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Featured American Artist

Patsy Cline

Virginia Patterson Hensley (September 8, 1932 – March 5, 1963), known professionally as Patsy Cline, was an American country music singer. Part of the early 1960s Nashville sound, Cline successfully "crossed over" to pop music. She died at the age of 30 in a multiple-fatality crash in the private plane of her manager, Randy Hughes. She was one of the most influential, successful and acclaimed vocalists of the 20th century.

Cline was best known for her rich tone, emotionally expressive and bold contralto voice and her role as a country music industry pioneer. Along with Kitty Wells, she helped pave the way for women as headline performers in the genre. Cline was cited as an inspiration by singers in several genres, Books, movies, documentaries, articles and stage plays document her life and career.

Her hits began in 1957 with Donn Hecht's and Alan Block's "Walkin' After Midnight", Hank Cochran's and Harlan Howard's "I Fall to Pieces", Hank Cochran's "She's Got You", Willie Nelson's "Crazy" and ended in 1963 with Don Gibson's "Sweet Dreams".

Millions of her records have sold since her death. She won awards and accolades, leading many to view her as an icon at the level of Jim Reeves, Johnny Cash and Elvis Presley. Ten years after her death, in 1973, she became the first female solo artist inducted to the Country Music Hall of Fame. In 1999, she was voted number 11 on VH1's special, The 100 Greatest Women in Rock and Roll, by members and artists of the rock industry. In 2002, country music artists and industry members voted her Number One on CMT's The 40 Greatest Women of Country Music and ranked 46th in the "100 Greatest Singers of All Time" issue of Rolling Stone magazine. According to her 1973 Country Music Hall of Fame plaque, "Her heritage of timeless recordings is testimony to her artistic capacity."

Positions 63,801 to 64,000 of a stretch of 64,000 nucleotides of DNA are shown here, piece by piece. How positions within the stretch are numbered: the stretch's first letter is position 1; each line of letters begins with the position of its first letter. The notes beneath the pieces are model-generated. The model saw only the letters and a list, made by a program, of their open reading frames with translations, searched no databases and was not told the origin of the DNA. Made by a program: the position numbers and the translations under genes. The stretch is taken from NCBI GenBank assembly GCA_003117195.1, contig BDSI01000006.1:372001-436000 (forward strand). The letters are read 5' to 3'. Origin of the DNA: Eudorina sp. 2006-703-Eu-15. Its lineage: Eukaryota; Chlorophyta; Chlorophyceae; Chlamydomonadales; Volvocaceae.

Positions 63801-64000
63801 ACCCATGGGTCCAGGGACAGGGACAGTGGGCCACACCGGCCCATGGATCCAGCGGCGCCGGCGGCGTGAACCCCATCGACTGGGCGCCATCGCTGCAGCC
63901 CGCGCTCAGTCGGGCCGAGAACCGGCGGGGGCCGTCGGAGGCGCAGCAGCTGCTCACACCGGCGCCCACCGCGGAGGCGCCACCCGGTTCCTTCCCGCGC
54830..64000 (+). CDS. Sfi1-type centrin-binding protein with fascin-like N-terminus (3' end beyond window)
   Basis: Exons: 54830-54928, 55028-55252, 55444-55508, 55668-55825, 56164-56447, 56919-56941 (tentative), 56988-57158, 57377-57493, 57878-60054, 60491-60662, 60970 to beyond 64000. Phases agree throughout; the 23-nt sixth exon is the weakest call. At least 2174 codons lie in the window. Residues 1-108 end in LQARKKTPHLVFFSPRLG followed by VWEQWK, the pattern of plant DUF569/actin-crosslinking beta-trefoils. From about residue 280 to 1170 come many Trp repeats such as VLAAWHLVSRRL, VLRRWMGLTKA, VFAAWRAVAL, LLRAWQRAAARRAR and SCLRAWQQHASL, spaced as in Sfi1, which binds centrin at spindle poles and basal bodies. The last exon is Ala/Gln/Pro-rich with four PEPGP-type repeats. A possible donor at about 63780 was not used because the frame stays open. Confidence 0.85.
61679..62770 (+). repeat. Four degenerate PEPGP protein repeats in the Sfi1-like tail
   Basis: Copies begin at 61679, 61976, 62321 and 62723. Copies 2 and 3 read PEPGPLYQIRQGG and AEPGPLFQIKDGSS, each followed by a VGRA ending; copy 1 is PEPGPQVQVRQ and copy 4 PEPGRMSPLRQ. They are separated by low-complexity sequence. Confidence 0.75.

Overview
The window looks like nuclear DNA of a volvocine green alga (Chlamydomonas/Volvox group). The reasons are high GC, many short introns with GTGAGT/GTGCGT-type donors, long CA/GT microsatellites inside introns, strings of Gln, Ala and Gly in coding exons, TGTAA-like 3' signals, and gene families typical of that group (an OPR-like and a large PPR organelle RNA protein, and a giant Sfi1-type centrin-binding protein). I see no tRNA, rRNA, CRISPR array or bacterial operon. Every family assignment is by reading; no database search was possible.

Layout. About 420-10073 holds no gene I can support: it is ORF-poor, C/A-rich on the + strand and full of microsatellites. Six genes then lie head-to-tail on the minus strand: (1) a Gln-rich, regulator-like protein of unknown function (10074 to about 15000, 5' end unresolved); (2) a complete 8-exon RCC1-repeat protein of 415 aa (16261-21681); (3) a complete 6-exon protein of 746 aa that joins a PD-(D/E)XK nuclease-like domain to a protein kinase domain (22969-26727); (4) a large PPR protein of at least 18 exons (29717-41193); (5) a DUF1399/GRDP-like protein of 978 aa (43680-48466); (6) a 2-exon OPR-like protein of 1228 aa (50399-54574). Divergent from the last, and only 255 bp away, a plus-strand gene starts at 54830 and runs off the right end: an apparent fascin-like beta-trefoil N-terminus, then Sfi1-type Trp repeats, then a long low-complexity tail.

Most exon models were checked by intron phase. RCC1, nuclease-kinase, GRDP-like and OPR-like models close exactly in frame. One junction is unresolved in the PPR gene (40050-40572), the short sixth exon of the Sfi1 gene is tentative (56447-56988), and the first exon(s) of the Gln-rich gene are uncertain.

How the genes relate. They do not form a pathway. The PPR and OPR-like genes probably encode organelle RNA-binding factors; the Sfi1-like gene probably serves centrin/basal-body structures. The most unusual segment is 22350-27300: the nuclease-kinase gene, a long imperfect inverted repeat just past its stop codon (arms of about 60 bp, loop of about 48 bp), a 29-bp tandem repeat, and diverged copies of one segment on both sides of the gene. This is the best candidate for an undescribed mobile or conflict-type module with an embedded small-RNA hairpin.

Early years

Childhood

Cline was born Virginia Patterson Hensley in 1932, in Winchester, Virginia, to Hilda Patterson Hensley, a 16-year-old seamstress, and Sam Hensley, a 43-year-old blacksmith. Patsy soon had a younger brother and sister, Samuel and Sylvia; the siblings were called Ginny, John, and Sis. The family moved often before settling in Winchester when Patsy was 8. She grew up "on the wrong side of the tracks". Sam deserted his family in 1947, but the Hensley home was reportedly quite happy.

Cline's home in Winchester, Virginia. She lived here from age 16 to 21.

Cline was introduced to music at an early age, singing in church with her mother. She admired stars such as Kay Starr, Jo Stafford, Hank Williams, Judy Garland, and Shirley Temple. She had perfect pitch. She was self-taught and could not read music.

When she was thirteen, she was hospitalized with a throat infection and rheumatic fever. "The fever affected my throat and when I recovered I had this booming voice like Kate Smith".

Teen years

To help support her family after her father abandoned them, she dropped out of high school and worked various jobs, often performing as a soda jerk and waitress by day at the Triangle Diner, across the street from her school, John Handley High. After several weeks of watching performers through the window at her local radio station, she asked WINC disc jockey and talent coordinator Jimmy McCoy if she could sing on his show. Her first performance on radio in 1947 was so well received that she was asked back. This led to performances at local nightclubs, wearing fringed Western stage outfits that her mother made from Patsy's designs.

Cline performed in variety and talent showcases in and around the Winchester and Tri-State areas. Coupled with increasing appearances on local radio, she attracted a large following. In 1954 Jimmy Dean, a young country star in his own right, learned of her and she became a regular with Dean on Connie B. Gay's Town and Country Jamboree radio show, airing weekday afternoons live on WARL in Arlington, Virginia.

Personal life

First marriage

She married contractor Gerald Cline on September 19, 1953 and divorced him on July 4, 1957. The dissolution of that marriage was blamed on the conflict between her desire to sing professionally and his desire that she adopt the conventional role of a housewife. This marriage produced no children.

Second marriage

She married linotype operator Charlie Dick on September 15, 1957. Their marriage produced two children: Julie Dick (August 25, 1958) and Randy Dick (January 22, 1961).

Recording career

Four Star Records

Bill Peer, her second manager, gave her the name Patsy, from her middle name (her mother's maiden name) Patterson. In 1955 he got her a contract at Four Star Records, the label with which he was then affiliated. Four Star was under contract to the Coral subsidiary of Decca Records. Patsy signed with Decca at her first opportunity three years later